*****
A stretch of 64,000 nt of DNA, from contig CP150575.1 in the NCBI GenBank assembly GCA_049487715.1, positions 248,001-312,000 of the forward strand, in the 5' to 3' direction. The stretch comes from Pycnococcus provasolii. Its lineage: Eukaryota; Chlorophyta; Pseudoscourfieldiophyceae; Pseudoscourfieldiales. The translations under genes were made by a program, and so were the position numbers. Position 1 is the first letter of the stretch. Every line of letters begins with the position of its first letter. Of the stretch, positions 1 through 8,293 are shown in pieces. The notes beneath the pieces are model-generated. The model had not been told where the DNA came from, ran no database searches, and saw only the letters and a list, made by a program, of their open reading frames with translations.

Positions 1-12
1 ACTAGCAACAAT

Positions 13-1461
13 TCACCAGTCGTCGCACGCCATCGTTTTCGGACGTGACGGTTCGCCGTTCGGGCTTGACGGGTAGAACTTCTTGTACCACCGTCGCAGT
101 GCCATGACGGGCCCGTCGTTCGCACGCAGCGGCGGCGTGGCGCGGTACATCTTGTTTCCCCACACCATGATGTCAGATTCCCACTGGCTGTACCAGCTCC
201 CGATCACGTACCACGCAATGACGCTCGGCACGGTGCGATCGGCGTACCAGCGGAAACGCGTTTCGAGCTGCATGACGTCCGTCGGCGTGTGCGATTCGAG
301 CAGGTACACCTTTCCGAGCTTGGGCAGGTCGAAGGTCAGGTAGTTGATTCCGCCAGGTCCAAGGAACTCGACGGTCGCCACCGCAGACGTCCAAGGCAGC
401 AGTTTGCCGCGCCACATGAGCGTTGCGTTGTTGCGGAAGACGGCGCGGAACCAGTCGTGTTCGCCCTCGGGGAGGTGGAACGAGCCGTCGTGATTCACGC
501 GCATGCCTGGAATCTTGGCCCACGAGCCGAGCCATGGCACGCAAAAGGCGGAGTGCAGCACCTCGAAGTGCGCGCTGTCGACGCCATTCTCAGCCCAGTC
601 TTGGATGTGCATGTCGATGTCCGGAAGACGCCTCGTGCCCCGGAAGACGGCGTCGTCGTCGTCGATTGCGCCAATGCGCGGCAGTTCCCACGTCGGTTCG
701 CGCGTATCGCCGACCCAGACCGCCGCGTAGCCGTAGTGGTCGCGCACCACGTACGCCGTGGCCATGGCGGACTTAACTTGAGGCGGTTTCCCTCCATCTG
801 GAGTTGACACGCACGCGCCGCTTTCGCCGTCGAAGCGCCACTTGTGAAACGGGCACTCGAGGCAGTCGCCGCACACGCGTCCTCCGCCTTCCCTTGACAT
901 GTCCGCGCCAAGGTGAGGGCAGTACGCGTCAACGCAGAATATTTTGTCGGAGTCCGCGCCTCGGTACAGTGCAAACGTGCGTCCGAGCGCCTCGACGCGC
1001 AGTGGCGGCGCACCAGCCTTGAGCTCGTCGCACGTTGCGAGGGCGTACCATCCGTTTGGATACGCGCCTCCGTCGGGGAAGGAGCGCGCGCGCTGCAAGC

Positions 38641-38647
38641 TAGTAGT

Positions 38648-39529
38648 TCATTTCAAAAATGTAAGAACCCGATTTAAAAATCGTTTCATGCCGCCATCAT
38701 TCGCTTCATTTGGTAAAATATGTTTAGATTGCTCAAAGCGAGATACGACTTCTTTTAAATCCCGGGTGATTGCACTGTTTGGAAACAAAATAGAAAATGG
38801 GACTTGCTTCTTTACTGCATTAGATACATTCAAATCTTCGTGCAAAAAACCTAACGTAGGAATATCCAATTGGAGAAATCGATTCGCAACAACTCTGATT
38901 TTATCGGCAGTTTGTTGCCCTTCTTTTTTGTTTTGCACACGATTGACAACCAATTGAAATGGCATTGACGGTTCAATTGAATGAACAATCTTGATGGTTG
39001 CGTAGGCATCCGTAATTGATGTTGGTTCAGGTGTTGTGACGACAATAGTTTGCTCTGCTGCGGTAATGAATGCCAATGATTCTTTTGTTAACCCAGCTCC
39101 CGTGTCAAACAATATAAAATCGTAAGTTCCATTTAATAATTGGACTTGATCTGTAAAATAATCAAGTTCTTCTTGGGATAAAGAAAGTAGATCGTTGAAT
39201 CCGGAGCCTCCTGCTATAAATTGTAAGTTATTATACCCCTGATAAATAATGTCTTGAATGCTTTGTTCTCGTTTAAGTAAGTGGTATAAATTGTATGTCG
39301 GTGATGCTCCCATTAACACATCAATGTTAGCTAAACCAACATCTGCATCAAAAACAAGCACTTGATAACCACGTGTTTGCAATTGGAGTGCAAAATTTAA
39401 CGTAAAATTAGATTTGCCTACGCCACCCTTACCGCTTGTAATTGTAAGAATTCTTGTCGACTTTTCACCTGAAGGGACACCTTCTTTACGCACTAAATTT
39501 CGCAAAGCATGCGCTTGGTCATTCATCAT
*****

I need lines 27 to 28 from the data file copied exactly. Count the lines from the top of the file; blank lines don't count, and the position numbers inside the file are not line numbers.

39401 CGTAAAATTAGATTTGCCTACGCCACCCTTACCGCTTGTAATTGTAAGAATTCTTGTCGACTTTTCACCTGAAGGGACACCTTCTTTACGCACTAAATTT
39501 CGCAAAGCATGCGCTTGGTCATTCATCAT